Camera used for electronic monitoring (center frame) are mounted in a protective housing aboard a fishing boat © David Hills Photography

New Fish Tech to Help Manage Fisheries for Sustainability Gets a Greenlight

These days, most headlines about the world’s fisheries are heavy on a vocabulary of loss and resignation. There’s overfishing, illegal fishing and the problems of bycatch. Then there are the results of those activities – collapsing fisheries, broken communities, lost livelihoods, poor nutrition and destruction of healthy ocean ecosystems.

But disaster is not the only story. The truth is: the world does not have to be resigned to a diminished future for fish and fishing because we live in a time of unprecedented innovations to solve one of the central challenges – the Gordian Knot – of managing fisheries for sustainability: the lack of data.

In April 2017, the Pacific Fishery Management Council, responsible for managing West Coast fisheries in U.S. federal waters, announced that it had approved regulations for the use of electronic equipment – cameras, sensors and other gear – to monitor fishing in the West Coast Groundfish fishery.

This approval of electronic monitoring by one of 8 regional fishery management councils, ushers in a new technology for data collection that will help not just fisheries in California, but fisheries around the world as well.

Unraveling Knotty Problems One Thread at a Time

Getting fisheries data reliably and relatively cheaply is a problem the Conservancy has been working on all over the world for more than a decade. Like the work on electronic monitoring in California, Conservancy scientists in New England and in the Western and Central Pacific are also working in partnership with fishermen to test the efficacy of electronic monitoring for managing fisheries. In the Pacific tuna fisheries, the Conservancy and its partners are taking electronic monitoring a step farther — pioneering solutions that pair electronic monitoring with Artificial Intelligence to identify when a fish is caught and what kind of fish it is from cameras mounted on longline fishing boats.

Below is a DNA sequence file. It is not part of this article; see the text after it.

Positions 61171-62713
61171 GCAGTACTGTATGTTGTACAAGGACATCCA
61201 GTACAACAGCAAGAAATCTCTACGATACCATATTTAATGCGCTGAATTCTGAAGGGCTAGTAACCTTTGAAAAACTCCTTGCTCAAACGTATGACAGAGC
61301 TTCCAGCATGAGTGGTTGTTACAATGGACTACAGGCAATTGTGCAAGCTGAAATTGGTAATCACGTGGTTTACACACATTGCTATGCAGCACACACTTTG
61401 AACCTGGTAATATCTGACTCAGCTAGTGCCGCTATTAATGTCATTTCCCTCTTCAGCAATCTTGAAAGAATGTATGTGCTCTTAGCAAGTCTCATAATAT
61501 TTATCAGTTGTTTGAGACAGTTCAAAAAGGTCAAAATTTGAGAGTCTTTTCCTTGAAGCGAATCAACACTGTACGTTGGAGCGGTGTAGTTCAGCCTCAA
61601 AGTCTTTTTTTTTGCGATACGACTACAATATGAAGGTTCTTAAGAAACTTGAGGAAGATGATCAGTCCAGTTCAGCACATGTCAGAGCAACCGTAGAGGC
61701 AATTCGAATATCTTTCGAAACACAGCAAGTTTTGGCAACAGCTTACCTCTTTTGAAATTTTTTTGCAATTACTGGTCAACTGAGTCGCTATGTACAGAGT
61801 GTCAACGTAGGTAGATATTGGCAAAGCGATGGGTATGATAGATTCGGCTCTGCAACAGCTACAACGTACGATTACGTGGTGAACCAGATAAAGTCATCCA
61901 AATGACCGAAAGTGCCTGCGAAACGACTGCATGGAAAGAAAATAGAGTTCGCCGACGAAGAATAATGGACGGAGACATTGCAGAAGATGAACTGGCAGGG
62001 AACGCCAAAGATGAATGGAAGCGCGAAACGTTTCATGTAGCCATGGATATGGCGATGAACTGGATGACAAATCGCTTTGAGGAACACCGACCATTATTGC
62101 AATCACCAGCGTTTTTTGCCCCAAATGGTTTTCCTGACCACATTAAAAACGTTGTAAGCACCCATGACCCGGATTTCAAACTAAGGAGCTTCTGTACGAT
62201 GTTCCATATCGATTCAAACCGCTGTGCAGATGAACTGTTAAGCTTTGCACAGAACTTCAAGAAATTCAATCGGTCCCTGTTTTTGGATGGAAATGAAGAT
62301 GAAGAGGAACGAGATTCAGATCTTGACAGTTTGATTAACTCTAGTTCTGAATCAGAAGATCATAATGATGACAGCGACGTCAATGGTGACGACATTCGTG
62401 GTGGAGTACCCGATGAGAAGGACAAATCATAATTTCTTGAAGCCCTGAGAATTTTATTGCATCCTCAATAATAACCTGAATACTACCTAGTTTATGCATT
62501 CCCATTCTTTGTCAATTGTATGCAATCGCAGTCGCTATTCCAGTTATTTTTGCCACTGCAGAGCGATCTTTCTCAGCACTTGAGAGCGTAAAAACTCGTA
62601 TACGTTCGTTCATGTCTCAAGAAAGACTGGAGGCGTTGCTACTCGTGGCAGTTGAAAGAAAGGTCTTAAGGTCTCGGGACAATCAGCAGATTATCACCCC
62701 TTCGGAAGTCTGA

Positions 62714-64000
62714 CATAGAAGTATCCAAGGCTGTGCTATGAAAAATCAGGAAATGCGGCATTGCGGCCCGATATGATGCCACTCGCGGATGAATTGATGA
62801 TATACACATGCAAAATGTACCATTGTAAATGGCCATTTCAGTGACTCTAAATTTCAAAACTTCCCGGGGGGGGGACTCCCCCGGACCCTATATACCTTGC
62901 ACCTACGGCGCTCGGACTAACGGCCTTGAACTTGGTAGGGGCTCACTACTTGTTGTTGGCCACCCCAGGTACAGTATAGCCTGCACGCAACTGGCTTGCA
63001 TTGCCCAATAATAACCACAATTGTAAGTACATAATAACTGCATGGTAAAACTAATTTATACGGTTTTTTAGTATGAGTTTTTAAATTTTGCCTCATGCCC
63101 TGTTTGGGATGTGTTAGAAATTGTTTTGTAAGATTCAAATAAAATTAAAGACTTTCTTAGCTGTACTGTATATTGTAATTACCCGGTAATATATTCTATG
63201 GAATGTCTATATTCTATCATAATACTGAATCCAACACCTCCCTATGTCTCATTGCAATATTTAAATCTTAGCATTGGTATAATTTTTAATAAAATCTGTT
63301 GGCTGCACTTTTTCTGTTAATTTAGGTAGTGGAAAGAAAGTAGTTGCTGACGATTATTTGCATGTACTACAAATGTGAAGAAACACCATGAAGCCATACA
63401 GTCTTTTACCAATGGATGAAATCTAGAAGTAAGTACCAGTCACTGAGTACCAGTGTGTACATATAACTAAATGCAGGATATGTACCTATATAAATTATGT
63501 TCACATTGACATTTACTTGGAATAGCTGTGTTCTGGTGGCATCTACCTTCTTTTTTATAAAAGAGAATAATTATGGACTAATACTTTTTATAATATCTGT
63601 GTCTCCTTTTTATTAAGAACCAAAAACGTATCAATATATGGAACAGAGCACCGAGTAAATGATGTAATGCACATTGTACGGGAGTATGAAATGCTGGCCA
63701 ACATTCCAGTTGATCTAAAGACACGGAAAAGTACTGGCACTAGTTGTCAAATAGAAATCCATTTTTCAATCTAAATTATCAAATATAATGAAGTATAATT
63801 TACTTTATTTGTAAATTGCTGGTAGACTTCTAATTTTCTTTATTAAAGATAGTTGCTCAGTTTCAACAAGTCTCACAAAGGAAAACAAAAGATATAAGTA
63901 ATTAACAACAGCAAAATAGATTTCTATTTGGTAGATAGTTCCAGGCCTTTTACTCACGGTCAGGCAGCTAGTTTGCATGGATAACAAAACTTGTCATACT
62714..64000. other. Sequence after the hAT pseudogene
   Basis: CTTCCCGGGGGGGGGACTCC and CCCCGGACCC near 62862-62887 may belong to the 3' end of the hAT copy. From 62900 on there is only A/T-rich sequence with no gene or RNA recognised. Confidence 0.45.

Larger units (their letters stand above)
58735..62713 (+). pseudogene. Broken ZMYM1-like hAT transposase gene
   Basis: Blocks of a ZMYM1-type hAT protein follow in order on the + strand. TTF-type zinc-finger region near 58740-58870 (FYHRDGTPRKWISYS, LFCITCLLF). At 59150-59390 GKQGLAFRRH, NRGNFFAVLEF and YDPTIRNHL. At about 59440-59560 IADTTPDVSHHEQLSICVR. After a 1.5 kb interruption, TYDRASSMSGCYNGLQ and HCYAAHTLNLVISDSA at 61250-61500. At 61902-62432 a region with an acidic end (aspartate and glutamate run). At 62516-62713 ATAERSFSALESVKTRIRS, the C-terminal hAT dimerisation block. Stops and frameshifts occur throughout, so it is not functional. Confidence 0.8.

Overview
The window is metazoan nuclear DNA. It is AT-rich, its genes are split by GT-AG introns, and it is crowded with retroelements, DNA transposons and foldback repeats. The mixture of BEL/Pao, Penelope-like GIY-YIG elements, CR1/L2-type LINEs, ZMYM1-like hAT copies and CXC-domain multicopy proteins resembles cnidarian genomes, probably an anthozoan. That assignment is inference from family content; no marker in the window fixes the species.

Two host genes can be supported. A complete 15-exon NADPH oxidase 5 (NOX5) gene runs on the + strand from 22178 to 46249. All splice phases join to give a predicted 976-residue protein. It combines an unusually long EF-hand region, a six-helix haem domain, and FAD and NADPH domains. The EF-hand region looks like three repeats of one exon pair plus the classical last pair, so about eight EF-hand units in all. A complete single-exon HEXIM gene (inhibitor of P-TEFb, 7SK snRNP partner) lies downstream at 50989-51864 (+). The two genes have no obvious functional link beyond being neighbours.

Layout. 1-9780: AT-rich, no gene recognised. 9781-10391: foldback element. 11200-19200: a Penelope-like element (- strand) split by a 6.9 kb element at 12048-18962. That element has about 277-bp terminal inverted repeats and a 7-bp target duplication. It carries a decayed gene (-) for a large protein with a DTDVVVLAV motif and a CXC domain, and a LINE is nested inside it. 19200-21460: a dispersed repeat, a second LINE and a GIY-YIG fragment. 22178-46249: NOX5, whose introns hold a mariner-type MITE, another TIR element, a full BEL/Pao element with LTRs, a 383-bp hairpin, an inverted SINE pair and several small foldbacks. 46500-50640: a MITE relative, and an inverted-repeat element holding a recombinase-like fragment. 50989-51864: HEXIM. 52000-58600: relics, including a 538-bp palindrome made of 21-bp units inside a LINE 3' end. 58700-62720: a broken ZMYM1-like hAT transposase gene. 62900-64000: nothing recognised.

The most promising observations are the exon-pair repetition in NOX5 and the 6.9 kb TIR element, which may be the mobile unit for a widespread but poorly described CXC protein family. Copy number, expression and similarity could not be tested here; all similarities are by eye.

“Everybody understands,” notes Kate Kauer, Fisheries Project Director for The Nature Conservancy, “no matter what part of fishing you work on or care about – fisherman, scientist, manager, seafood supplier, seafood consumer – you really need accurate, timely information to make good decisions. Getting that information, that reliable, consistent data, is the most challenging part of managing fisheries effectively. The approval of electronic monitoring is a big step forward in getting good data, both reliably and relatively cheaply.”

One of the most forward-thinking laboratories of innovation in managing fisheries for sustainability is found in a successful, long-running collaboration between Conservancy scientists, resource managers and commercial fishermen in California.

“One reason we lack the right data is that collecting verifiable information about fishing activity out at sea is typically very expensive and difficult,” says Kauer, who works closely with the fishermen and managers. “California’s groundfish fishery presented the…